While Jenny Craig has struggled for several years, there was little indication in the financial media that bankruptcy was imminent. However, the EDF-X early warning system flagged Jenny Craig as a watchlist candidate with high credit risk more than four years ago. In this article, we highlight the value of timely early warning signals as well as underlying business factors behind credit risk trends for firms without readily available financial statement information.
The weight management and nutrition giant Jenny Craig (Jenny C Holdings, LCC) filed for Chapter 7 bankruptcy in May 2023. Increased competition and changing consumer preferences left the firm’s lifestyle products out of favor. Meanwhile, these difficulties were compounded by the strain of significant debt obligations. The financial press picked up troubling signals a couple of weeks before the company ultimately filed for bankruptcy. But until then, there were few indications of distress.
A challenge often encountered by lenders and investors in monitoring private companies is the lack of periodically published and audited financial information. Despite this challenge, there is a need for measuring credit risk and obtaining early warning signals that facilitate forward-looking decision-making. In the case of Jenny Craig, the absence of available financial information was also complicated by its history of evolving corporate structure; the firm has passed between private equity firms since being sold by Nestle SA in 2013.
Moody’s EDF-X offers a streamlined solution to the problem of critical forward-looking decision making. The platform prescores firms based on the most appropriate model and provides early warning analytics that highlight the riskiest names before a significant credit stress event occurs. The EDF-X early warning system combines two decision rules into an actionable early warning framework. The first decision rule is the distance between the firm’s point-in-time one-year probability of default (PD) and a trigger 1 identifying the riskiest firms in its region/industry peer group. In the case of Jenny Craig, its peer group contains nearly 210,000 US consumer products retail and wholesale firms. The second decision rule is the year-on-year change in the firm’s PD-implied rating, which measures the significance of a recent change in credit risk. The EDF-X EWS synthesizes relative-to-peers and absolute credit risk information into a simple, actionable signal that flags a firm as “severe,” “high,” “medium,” or “low”.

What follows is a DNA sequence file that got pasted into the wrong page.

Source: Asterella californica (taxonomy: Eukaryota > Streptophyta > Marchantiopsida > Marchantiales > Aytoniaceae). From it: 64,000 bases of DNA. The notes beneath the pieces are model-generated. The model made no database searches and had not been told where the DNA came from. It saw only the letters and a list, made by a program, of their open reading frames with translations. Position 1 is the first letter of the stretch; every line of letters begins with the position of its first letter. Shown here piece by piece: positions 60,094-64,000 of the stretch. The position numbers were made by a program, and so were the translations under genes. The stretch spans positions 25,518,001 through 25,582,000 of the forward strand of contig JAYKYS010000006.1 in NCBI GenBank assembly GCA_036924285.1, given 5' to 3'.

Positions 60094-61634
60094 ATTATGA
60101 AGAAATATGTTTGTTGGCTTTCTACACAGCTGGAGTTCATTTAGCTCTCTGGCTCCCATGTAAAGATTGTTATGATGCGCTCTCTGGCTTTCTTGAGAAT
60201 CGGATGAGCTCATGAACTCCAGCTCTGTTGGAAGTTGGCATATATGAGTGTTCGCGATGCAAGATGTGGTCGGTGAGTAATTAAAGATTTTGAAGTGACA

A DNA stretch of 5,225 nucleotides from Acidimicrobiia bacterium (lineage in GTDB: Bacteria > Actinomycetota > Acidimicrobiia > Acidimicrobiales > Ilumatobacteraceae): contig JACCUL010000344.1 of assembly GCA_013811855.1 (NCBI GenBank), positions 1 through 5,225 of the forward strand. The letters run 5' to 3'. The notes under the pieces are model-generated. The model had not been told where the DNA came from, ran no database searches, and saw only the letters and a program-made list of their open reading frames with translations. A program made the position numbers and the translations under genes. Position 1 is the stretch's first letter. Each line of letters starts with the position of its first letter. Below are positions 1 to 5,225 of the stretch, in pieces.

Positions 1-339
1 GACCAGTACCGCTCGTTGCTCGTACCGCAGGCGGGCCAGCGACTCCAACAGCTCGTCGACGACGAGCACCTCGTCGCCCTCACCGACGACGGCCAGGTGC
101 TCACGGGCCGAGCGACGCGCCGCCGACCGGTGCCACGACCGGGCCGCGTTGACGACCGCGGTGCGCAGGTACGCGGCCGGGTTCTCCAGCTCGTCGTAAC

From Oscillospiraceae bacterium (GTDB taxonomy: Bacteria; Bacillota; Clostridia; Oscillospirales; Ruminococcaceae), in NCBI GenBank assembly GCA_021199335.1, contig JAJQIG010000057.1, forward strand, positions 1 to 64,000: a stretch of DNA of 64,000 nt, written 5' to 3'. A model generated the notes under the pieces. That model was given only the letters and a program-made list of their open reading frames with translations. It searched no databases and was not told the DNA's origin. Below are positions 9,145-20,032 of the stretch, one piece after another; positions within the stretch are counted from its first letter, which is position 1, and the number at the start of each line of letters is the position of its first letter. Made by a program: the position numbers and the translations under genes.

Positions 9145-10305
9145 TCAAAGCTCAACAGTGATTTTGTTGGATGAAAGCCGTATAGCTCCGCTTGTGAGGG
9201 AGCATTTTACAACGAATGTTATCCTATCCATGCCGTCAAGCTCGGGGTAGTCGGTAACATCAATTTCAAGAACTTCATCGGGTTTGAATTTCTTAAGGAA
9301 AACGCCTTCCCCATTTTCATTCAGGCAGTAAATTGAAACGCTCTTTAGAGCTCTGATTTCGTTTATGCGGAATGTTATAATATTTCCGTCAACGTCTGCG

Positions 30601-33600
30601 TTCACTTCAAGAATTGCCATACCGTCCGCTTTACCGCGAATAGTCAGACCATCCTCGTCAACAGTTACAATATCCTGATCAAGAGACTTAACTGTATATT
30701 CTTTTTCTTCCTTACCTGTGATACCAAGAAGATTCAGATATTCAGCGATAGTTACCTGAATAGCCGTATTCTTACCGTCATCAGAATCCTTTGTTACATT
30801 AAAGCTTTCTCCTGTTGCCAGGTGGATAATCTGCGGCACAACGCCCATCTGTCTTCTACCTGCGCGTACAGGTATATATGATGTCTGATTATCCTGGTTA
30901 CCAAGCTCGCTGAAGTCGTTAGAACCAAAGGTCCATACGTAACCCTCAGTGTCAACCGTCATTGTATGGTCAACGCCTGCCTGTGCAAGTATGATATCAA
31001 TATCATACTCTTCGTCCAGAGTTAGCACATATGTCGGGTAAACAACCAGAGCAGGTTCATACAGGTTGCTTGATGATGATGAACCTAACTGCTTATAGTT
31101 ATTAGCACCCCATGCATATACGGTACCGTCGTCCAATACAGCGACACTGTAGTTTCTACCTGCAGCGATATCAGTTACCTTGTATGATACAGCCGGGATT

For private firms such as Jenny Craig for which financial information is unavailable, EDF-X leverages Moody’s Pulse data to measure credit risk. Research has shown payment signals are particularly useful as early signals of credit deterioration even before such deterioration shows up in financial attributes. We look at key signals, such as the portion of prior month’s tradeline balances paid off and the portion of such balances that are over 90 days late. Such metrics offer insights into underlying deleterious business trends well before a bankruptcy event.
At its peak, weight management and nutrition giant Jenny Craig managed around 700 centers worldwide. The firm offered personalized meal plans, prepared meals, and coaching to its clients. Despite making some encouraging business deals, including partnering with Walgreens in January 2020 to offer services at 100 locations, the firm struggled to adapt to a shifting marketplace in recent years. Digital competitors offering plans and coaching through mobile devices proved more flexible and less costly than Jenny Craig’s brick-and-mortar approach. Further, a market shift from weight loss management towards a focus on holistic health dampened demand. Such negative trends accelerated once the COVID-19 pandemic hit. The reality of lockdowns and social distancing, when combined with the rise of home-based fitness solutions, weighed heavily on Jenny Craig’s in-person coaching and meal distribution. Alongside traditional competitors, such as Nutrisystem and Medifast, the company has also encountered competition from outside its traditional market since the onset of the pandemic. Rapid developments in weight loss and antidiabetic drugs, such as Wegovy and Mounjaro, have shaken up the industry pressuring Jenny Craig and its peers. Compounding matters, the firm had also accumulated roughly $250 million in debt with a loan coming due in October 2024. After failing to secure a buyer, the firm was forced to liquidate its North American operations.